Some Monsoon Related Diseases And Most Important Tips That Keep You Healthy In The Rainy Season

2016-07-29 11:50:07

The rainy season is coming, the perfect breeding ground for germs and bacteria which in turn lead to water borne diseases that affects a lot of people. But there are people who want to go out and enjoy the season dancing in the rain. Though it could be a truly exhilarating experience, it comes with a price tag. You are at risk of falling ill in the season and probably this is the last thing you would want should come between you and monsoon enjoyment. In order to keep yourself safe, you need to know the most common diseases that you need to stay away from and their remedies, in case you fall prey.
Diarrhea is the most widespread monsoon disease. It is caused due to unhygienic consumption or handling of foods and water.
 Diarrhea is having more frequent, loose, watery poo, which may be referred to as 'stools'. The length of time diarrhoea lasts often depends on what caused it. Diarrhoea from norovirus lasts around two days, for rotavirus, the duration is three to eight days,Campylobacter and salmonella infections may last two to seven days and diarrhoea from giardiasis can last several weeks.
Hepatitis A
Hepatitis A is a liver disease caused by the hepatitis A virus. The virus is primarily spread when an uninfected (and unvaccinated) person ingests food or water that is contaminated with the faeces of an infected person. The disease is closely associated with unsafe water or food, inadequate sanitation and poor personal hygiene.
The incubation period of hepatitis A is usually 14–28 days. Symptoms of hepatitis A range from mild to severe, and can include fever, malaise, loss of appetite, diarrhoea, nausea, abdominal discomfort, dark-coloured urine and jaundice (a yellowing of the skin and whites of the eyes). Not everyone who is infected will have all of the symptoms. Adults have signs and symptoms of illness more often
than children. The severity of disease and fatal outcomes are higher in older age groups. Infected children under 6 years of age do not usually experience noticeable symptoms, and only 10% develop jaundice.
Leptospirosis is a bacterial disease that affects humans and animals. It is caused by bacteria of the genus Leptospira. In humans, it can cause a wide range of symptoms, some of which may be mistaken for other diseases. Some infected persons, however, may have no symptoms at all. Without treatment, Leptospirosis can lead to kidney damage, meningitis (inflammation of the membrane around the brain and spinal cord), liver failure, respiratory distress, and even death. The bacteria that cause leptospirosis are spread through the urine of infected animals, which can get into water or soil and can survive there for weeks to months. Many different kinds of wild and domestic animals carry the bacterium.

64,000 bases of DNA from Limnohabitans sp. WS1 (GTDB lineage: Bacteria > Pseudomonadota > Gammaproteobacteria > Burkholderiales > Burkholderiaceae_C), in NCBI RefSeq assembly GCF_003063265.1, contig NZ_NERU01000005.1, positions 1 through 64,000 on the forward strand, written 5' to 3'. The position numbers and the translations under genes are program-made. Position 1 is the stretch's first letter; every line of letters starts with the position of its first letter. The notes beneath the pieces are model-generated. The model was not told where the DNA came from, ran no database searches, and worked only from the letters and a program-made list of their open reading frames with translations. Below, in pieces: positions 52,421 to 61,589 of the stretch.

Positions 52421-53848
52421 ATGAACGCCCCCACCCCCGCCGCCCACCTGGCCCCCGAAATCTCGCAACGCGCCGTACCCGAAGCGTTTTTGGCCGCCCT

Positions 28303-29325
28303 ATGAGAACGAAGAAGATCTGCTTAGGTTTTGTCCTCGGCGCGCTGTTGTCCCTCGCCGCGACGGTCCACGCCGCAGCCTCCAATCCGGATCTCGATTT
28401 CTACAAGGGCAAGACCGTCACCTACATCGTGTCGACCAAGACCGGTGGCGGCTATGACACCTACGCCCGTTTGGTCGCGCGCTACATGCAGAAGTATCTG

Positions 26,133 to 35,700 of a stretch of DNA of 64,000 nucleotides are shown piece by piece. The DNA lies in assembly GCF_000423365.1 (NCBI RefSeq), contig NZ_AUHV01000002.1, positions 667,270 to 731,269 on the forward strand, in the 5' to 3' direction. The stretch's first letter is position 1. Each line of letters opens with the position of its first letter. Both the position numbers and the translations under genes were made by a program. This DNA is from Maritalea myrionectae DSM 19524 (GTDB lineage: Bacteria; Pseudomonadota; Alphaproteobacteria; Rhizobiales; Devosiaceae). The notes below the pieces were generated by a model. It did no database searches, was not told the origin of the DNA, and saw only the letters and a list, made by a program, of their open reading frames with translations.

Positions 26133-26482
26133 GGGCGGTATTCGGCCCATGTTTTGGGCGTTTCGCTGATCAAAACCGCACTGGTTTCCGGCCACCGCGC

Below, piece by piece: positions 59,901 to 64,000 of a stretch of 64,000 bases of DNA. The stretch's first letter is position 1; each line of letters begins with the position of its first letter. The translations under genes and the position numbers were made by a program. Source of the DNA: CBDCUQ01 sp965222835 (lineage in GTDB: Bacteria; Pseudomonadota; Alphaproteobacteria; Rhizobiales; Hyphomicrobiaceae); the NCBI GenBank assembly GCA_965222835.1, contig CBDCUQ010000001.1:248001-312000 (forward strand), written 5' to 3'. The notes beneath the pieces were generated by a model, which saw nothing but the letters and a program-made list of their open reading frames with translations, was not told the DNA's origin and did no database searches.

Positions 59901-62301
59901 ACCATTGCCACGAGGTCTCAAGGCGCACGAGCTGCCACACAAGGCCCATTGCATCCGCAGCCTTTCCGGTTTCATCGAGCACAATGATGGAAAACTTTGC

· High fever
· Headache
· Chills
· Muscle aches
· Vomiting
· Jaundice (yellow skin and eyes)
· Red eyes
· Abdominal pain
· Diarrhea
· Rash
Cholera is an acute diarrhoeal infection caused by ingestion of food or water contaminated with the bacterium Vibrio cholerae.  Researchers have estimated that every year, there are roughly 1.4 to 4.3 million cases, and 28 000 to 142 000 deaths per year worldwide1 due to cholera. The short incubation period of 2 hours to 5 days, is 1 factor that triggers the potentially explosive pattern of outbreaks.
Cholera is an extremely virulent disease. It affects both children and adults and can kill within hours. About 80% of people infected with V. cholerae do not develop any symptoms, although the bacteria are present in their faeces for 1-10 days after infection and are shed back into the environment, potentially infecting other people.
Malaria is a life-threatening blood disease caused by parasites transmitted to humans through the bite of the Anopheles mosquito. Once an infected mosquito bites a human and transmits the parasites, those parasites multiply in the host's liver before infecting and destroying red blood cells.
Malaria is an acute febrile illness. In a non-immune individual, symptoms appear 7 days or more (usually 10–15 days) after the infective mosquito bite. The first symptoms – fever, headache, chills and vomiting – may be mild and difficult to recognize as malaria. If not treated within 24 hours, P. falciparum malaria can progress to severe illness, often leading to death.